Brandy goes on to tell him that he shouldn’t be petty when it comes to dealing with his exes. In fact, he shouldn’t be dealing with them at all. It’s time to make better choices, Ray.
Check out her words of wisdom to Ray about his treatment of Mari and how they both need to move on:
Love & Hip Hop Hollywood
“I’m The Reason Why The Show Is Successful”: Cast Members Of Your Favorite TV Shows Who Couldn’t Seem To Get Along
Just yesterday “The Unauthorized Saved By The Bell Story” aired and it showed a side of the cast members behind the scenes that was quite salacious and drama-filled. Yes, the chemistry you see between cast members on TV shows isn’t always real or what it seems, and that goes for bad relationships between co-stars. It’s true that sometimes the people paid to play friends and lovers really can’t stand one another. Here are 11 examples of cast members who couldn’t get along from some of our favorite shows.
Though Brandy and Countess Vaughn had to play best friends on “Moesha,” they had a very contentious relationship, which Brandy recounted in detail as the cover darling of the April ’98 issue of Vibe.
“I think she’s very funny, very talented,” Brandy says. “I just feel like she wants to be in the position I’m in. People tell her, ‘You’re the reason why the show’s successful.’ And she’s told me that before. And she’s called me a b***h-to my face. She said, ‘I’m the reason why the show is successful, bitch.’ In front of a lot of people. And I looked at her like, Wow. I couldn’t say nothing about her because I wasn’t about to…”
“She knows,” says Brandy of Vaughn. “She wakes up and looks at herself in the mirror and she gets disgusted. I don’t.”
We told you about this new advice show, The Daily Helpline, last week when Brandy was a guest and spoke openly and vulnerably about hoping to find love before it’s too late. Someone else who has appeared on the new Fox show since is Tisha Campbell-Martin, and she too opened up in a way that we’ve never seen her do before. While giving a woman who was a victim of sexual assault some heartfelt advice, she revealed that she has gone through the same feelings and struggles the young woman had because she was also sexually abused at one point in her life.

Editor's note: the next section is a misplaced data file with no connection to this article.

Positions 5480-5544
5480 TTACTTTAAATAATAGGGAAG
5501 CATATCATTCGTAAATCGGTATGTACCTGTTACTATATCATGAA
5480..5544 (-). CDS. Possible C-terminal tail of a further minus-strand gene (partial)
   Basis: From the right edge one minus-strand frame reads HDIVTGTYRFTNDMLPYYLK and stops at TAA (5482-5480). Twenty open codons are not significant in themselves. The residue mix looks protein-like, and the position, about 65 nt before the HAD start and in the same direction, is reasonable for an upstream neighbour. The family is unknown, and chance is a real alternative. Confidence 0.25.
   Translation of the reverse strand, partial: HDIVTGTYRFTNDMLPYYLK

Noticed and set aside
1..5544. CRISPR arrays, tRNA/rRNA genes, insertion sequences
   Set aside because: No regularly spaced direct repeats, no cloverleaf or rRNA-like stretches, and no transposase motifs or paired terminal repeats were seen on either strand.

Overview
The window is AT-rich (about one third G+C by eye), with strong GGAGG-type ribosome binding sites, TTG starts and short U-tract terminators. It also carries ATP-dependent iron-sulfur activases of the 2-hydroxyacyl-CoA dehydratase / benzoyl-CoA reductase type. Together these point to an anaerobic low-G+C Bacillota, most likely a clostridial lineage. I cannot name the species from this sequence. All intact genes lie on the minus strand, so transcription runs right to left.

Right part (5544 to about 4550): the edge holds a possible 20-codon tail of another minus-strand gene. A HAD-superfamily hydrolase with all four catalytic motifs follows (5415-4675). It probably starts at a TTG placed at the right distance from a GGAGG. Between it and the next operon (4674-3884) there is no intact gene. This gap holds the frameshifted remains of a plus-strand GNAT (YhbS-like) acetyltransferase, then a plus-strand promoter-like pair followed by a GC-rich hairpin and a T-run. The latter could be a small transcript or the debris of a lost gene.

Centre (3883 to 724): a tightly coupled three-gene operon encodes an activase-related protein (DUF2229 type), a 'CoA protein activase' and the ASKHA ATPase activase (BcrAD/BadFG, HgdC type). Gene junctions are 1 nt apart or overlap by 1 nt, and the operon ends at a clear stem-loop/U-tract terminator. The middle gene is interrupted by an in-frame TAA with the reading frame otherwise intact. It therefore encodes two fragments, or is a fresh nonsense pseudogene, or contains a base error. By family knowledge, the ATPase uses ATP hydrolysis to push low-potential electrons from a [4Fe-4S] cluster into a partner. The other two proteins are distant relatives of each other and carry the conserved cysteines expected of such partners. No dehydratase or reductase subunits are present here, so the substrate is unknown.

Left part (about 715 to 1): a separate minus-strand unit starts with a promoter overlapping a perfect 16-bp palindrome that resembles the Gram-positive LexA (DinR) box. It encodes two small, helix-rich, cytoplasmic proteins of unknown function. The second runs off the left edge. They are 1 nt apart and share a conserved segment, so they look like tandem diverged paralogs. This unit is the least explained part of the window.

“You can no longer be a victim. You have to be victorious at this point. You can’t play the victim because at this point, and I’m not saying this to put you down or anything. What I’m saying is that he is winning, and you are allowing him to win. You are making a conscious decision to harm yourself, to hurt yourself and allow this person to still have dominion over your life. You can’t do that anymore. The reason why I can absolutely say this to you without judgment or anything else is, and this is the first time I have ever admitted this on camera in front of millions of people is that I too have been a victim of the same thing. When I was three I was raped, by an older person. Now, I knew as child I did nothing wrong and that this wasn’t my fault, but I have found forgiveness in the guilt that I might’ve had. I felt like, did I pull this in? Did I do something? At three years old? No. It’s a heinous crime.”
You can check out Martin’s very brave admission below:
With a music career that began when she was just 15 years old, singer and actress Brandy has been in the spotlight for two decades. Being a star on the rise can be difficult to navigate for any teen, but Brandy believes that today’s young stars have it much harder than she ever did. The reason? Social media.
In the above web exclusive from Brandy’s “Oprah: Where Are They Now?” interview, she explains the challenge of living in a world that is so socially connected.
“Oh my God… the opinions are so in-your-face,” she says. “I feel for the young artists today because people can just type them anything that they want to say and [be] negative, you know?”
Had social media been around during Brandy’s teen years, she doubts she would have been able to handle her naysayers having such direct access to her. “I don’t think I would have made it in this generation,” she admits. “I don’t think I had… that strength that you need to really have a sense of self.”
Read more about Brandy’s thoughts on social media at BlackVoices.com
“I Just Want To Know The Secret Of Making It Work, Cause Time Is Ticking”: Brandy Talks Being 35 And Still Searching For Mr. Right
So many new talk shows! There’s one in particular that just started on Fox called “The Daily Helpline,” which is an advice show for people looking for help with love, dealing with drama and more. Brandy was just a guest on the show, and when speaking with hosts Spirit and Miles, she made herself very vulnerable and and asked a question that many of us are also looking for the answer to: